“Just engaging in chaos. Preparing for the inevitable. Being betrayed, followed, worrying. It could rival your daily activities, I’m sure.”


“I doubt that. I really did kill two Latches this morning.” Adjusting her dress, Alicia slid her machete in her garter, the sleeve holding easily in place. We both watched the ocean, and I felt like a child again. “It’s almost your birthday. You have a Latch now?”


“Yes. Did you take part in that at all?” I answered, trying not to sound bitter. Alicia smirked.


“Heavily. Yvette tells me it would’ve happened anyway, but precautions must be taken. I think you see why. You haven’t given me an answer to our age-old dilemma, and I want to make sure I plan accordingly.”


We both looked over at Astrid. Who stays, who goes?


“What happens if my body is destroyed?”


“Well. Your friend Noah is killed, and you take over her body. And then you live with regret for the rest of your eternity. Trust me. It never goes away.”


The thought of my body being destroyed, then waking up as Noah, knowing I erased her from existence, wasn’t comforting. It wasn’t helpful. I had so many questions. I couldn’t remember how many years it’d been, how much time had passed. I stared at her a while, wondering if it was really her. Should I ask that? Or should I ask about Osh, what my husband was doing? Should I ask about Yvette, about Eon Tech, about Cora? Did she know about the box? Thoughts swarmed my head, then I settled on one.




She groaned. “Why must I always hear about that girl?”


I laughed a little, throwing my hands up. “If you’d spend the time explaining things, I’d know!”


 “I didn’t know she was a Devil when I gave her away. I thought she was another useless normal child. By the time I found out, I had you. I didn’t need her.”


I nodded. It didn’t feel like the truth, and she blushed so hard, her face could’ve burst. Alicia shifted uncomfortably, waving the machete back and forth.


“Is that all?”


“It’s all for now, yes. I can’t. Just know that you’re here now, and that’s what matters.”


“Your backup Astor Snow.”


“It is a pleasure to see you, Backup. I mean that, truly. Though I’ve never been that far.”


For the first time in years, maybe since I’d last seen my mother up close, I couldn’t find it in me to worry. I took a deep breath, allowing the salty air to travel through me, and exhaled all my fears.


“What are you doing with Astrid?”


“Only what I told you I would do. Things are as I said they would be. I have to make sure we’re prepared either way, depending on your decision. I’m waiting for you.”


“Oh. I’d hoped it wouldn’t come to that.”


“I know. I’d hoped as well. I actually adore your little girl, to be completely honest. She reminds me of the real Yenna. Full of life, wanting to understand everything. She’s not jaded somehow. You’ve really managed to protect your family from the truth. I’m in awe. I wish I could’ve enjoyed it with you. It’s … you’ve built something I never got to enjoy, and I hate to leave you. I hate to take your peace with me.” She licked her lips, biting down an emotion I couldn’t understand.


I didn’t want her to leave. I could feel the pull of her preparing to go like gravity, could feel it yanking her away from me.


She sighed and continued. “I don’t want to rush you, but I’ve seen the Creature like this before. Many times before. I’m not worried about her. I worry about the big Leviathan. I’ve never seen that Leviathan so ready to move. Your foster mother has, and she could tell you a thing or two about that, but it’s not a pleasant story, and neither of us is willing to go through it. The terror in her eyes when she talks about the way her entire city was wiped off the face of this Earth…” She paused, imagining it. “The Thing does not argue. It is preparing to come and get … one of us, or all of us. I’m glad you enjoyed your life, but it’s time to decide.”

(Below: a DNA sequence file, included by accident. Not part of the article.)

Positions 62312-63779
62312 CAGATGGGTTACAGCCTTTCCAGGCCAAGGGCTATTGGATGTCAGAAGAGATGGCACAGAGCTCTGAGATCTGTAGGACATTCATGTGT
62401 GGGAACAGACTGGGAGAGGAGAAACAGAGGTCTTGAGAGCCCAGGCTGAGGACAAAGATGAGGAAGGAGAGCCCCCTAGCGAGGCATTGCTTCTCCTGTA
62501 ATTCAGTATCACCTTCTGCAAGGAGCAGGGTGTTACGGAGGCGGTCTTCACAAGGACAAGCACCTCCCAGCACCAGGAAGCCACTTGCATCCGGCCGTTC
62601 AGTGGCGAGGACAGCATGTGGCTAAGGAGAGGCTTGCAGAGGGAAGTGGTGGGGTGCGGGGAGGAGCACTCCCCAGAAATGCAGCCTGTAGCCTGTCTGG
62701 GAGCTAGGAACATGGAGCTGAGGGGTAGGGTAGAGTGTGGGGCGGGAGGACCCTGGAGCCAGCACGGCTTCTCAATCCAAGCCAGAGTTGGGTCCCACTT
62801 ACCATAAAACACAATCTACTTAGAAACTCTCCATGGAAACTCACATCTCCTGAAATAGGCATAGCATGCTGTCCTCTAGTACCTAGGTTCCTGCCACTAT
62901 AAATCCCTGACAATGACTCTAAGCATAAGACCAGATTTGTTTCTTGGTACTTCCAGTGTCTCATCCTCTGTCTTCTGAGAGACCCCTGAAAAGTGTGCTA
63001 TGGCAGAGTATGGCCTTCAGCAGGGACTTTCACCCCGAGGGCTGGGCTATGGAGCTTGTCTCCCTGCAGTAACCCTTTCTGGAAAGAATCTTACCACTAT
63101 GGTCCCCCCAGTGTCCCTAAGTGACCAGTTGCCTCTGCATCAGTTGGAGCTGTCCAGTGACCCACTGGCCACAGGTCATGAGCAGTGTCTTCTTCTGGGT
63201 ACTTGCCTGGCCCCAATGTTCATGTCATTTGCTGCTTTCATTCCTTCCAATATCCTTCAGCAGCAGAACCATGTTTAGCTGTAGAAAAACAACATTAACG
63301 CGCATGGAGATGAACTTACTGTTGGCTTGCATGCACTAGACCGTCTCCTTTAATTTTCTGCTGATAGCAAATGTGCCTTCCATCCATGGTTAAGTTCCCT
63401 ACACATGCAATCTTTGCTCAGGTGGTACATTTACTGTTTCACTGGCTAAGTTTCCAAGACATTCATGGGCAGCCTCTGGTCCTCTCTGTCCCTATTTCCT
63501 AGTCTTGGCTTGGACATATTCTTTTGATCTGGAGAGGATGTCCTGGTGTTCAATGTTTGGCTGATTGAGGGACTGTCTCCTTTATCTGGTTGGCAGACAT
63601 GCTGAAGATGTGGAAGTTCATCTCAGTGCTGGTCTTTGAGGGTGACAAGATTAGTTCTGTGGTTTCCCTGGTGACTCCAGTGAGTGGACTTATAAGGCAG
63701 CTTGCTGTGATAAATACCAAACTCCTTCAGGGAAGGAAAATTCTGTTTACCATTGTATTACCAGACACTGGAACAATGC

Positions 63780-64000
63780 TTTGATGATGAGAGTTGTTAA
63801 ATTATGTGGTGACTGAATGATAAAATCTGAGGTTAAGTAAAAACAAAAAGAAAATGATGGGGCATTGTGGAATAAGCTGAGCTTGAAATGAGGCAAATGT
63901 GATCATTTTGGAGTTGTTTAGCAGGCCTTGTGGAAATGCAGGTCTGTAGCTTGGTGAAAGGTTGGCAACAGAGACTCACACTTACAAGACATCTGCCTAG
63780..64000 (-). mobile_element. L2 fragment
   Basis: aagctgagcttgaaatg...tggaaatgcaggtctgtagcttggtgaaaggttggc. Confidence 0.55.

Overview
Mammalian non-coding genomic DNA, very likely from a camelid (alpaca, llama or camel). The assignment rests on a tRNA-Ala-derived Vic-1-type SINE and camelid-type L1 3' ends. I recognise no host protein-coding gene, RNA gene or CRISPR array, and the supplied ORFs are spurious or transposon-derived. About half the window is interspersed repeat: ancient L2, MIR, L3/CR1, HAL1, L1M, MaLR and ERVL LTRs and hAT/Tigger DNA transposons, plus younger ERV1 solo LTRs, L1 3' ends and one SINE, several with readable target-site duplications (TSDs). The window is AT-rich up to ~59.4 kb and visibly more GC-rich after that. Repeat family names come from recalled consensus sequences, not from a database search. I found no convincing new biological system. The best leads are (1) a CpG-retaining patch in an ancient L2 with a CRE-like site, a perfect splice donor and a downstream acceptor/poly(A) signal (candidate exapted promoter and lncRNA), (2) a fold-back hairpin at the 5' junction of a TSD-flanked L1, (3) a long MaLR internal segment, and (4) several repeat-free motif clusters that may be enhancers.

One of us or all of us. The people who would decide the fate of millions of people were on the Chastain Pier. My mother, my daughter, and me. Everyone else was background noise. It was Alicia with her scarred eye, me with my tainted blood, and Astrid with her sweet smile that would end up in the water.


One of us or all of us.


Alicia used to take me to the library and read me stories. She’d say, “I want you to read these so you know how people see you. These are for children, of course. Adults vanquish people like you. Adults mutilate people like you.”


“Alicia. We have to matter to someone. Who will that be for you?”


“Only you, Astor.”


I held the moment like a tangible thing, sucking all the pleasure I could from it. All the pride in being the one Alicia cared about. The one person left on the planet Alicia would do anything for. I let it heal me, let it give me strength. I’d waited so long to hear those words.




Alicia balked, turning to face me. I put my hand on her shoulder and pointed to Astrid, to my little girl on the bench.


“Only her.”


For a moment, I thought she would argue. Emotions traveled through her face, then disappeared. She gave me a sad nod.


“Is that what you want if it comes down to that, Astor? Are you sure? We’re all doing our best to make sure it doesn’t, but if it does… You might not have time left to change your mind. I’ll honor your wishes, but are you sure?”


There was so much pain rumbling through her voice that I wanted to say never mind. I wanted to say forget it. Only me, only me, only us. Instead, I gave her a confident nod and pulled her into the only hug I’d ever given her. I watched Astrid sitting on the bench, staring brightly at the ocean, and finally made my decision.


“Don’t deviate. Don’t you dare. I forgive you for everything, Mom.”

Written by Trey Briggs || Art by Monte Miller